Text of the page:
Fewer Dining Locations, More Student Diners


In many respects, Fordham University has done a decent job restoring campus to its pre-coronavirus state. Our classrooms have the correct number of chairs and desks, and study spaces in the library are open again. However, Fordham seems to have overlooked a crucial part of bringing campus back to full capacity: its dining halls.

Expanding dining locations to full capacity involves more than just peeling off the social distancing stickers on the floor. It is clear that Fordham was not ready for the deluge of students pouring into its on-campus dining options. The wait times are ridiculously long regardless of whether students order using Grubhub or go to order in person. The dining employees seem overwhelmed and unprepared to handle the high volume of students ordering food. We do not blame them for this — they are trying their best to serve students food in a hectic environment. However, we do see a problem with Fordham’s management of this issue.

In March 2020, Fordham’s dining locations closed down when students were sent home for the remainder of that semester. When students returned in August 2020, almost all of these locations reopened. One of the stragglers, Salt & Sesame, reopened last month. But one location never did: Dagger John’s tucked away in the McGinley Center basement remains permanently closed.

Dagger John’s was home to three dining options: Chopsticks, which cooked Asian food; Sambazon, which made açaí bowls and BKG Coffee Roasters, which sold coffee and muffins. There was a large dining area, and while wait times could get long, the place was rarely crowded. We won’t romanticize the site — it was a Fordham Dining location, not a five-star restaurant — but we want to point out the void it left behind, especially in light of long wait times at locations across campus.

During the 2020-21 school year, far fewer students were around — Rose Hill’s “on-ground population” was 5,193 people. With fewer students attempting to eat on campus, we did not notice the loss of Dagger John’s — there were plenty of other options, and the wait times were predictable and reasonable. At most, students had to wait 20 minutes for their orders to be ready to pick up.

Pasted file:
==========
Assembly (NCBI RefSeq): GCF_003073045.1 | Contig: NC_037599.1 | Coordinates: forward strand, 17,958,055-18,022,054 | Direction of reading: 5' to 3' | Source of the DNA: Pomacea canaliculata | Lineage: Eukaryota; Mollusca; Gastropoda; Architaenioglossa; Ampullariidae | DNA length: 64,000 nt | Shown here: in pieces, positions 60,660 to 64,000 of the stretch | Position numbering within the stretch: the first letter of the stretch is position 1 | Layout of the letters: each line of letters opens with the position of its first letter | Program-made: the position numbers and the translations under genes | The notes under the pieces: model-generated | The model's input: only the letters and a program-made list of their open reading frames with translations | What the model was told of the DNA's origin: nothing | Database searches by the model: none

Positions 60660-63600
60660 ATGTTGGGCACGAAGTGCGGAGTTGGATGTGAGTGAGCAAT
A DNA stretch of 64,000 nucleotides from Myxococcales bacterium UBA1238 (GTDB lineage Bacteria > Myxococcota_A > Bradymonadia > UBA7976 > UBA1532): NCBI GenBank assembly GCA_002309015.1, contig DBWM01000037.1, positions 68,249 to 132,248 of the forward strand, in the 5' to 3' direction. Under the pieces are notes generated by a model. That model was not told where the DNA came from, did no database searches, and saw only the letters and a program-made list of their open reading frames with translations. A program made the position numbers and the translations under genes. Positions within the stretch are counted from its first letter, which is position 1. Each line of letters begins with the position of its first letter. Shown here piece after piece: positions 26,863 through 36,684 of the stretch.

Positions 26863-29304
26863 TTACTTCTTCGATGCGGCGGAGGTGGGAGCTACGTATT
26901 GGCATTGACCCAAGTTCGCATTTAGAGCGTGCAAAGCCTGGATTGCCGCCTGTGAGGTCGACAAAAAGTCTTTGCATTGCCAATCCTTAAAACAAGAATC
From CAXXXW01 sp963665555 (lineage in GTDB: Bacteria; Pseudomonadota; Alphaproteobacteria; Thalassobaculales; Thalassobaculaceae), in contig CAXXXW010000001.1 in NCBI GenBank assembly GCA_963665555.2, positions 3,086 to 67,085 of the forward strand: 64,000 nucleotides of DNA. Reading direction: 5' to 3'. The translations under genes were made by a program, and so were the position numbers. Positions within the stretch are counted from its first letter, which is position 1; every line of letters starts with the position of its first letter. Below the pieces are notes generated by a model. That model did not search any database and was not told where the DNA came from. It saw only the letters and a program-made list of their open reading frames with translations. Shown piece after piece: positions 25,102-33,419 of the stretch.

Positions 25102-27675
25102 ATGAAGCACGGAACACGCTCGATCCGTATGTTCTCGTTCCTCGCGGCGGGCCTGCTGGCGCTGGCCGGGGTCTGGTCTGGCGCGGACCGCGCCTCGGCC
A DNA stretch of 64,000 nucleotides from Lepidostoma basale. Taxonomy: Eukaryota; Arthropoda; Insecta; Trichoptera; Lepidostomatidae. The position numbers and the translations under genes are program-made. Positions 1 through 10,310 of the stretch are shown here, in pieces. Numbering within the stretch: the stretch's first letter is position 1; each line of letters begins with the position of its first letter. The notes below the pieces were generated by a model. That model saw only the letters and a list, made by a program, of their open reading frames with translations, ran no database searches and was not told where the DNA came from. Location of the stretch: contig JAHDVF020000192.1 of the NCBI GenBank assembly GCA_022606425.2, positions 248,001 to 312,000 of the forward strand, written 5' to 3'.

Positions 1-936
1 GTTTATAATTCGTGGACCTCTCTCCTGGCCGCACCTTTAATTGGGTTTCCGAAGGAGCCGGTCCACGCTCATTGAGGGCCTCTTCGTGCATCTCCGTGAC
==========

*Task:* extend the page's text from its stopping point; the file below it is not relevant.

This semester, the on-ground population consists of 9,408 people, of which 3,425 are students living in university housing. Many Fordham students in on-campus housing are required to use a meal plan because their dorms lack kitchens. This burden generally falls on underclassmen, and this year, it disproportionately affects freshmen. Due to the high volume of orders being placed, students are waiting 40 minutes for their food. 

There have been rumblings of new dining options, but nothing has come to fruition. Last spring, one of our writers talked to Fordham Dining Contract Liaison Deming Yaun about plans for future dining locations at Rose Hill. We learned of plans for a partnership with Sous Vide Kitchen and rumors of a halal option on Rose Hill’s campus. We think these additions are long overdue, and we ask where those plans and rumors leave us today. When will dining options expand to accommodate an influx of students? 

The current Fordham Dining situation is unsustainable. It is impossible to increase the number of student diners, decrease the number of dining locations and expect the process to go as smoothly as before the pandemic began. Something must change: Fordham needs to find a way to cut down wait times and relieve pressure on its dining employees. We hope Fordham will address this issue and work to improve it.

To all our freshman readers, we want to express our sympathy. We know that your dorms do not have kitchens and that you are dependent on Fordham for your meal plans. It’s hard enough learning how to take care of yourself without the added uncertainty of mealtime.  Fordham must take swift action to remedy this issue.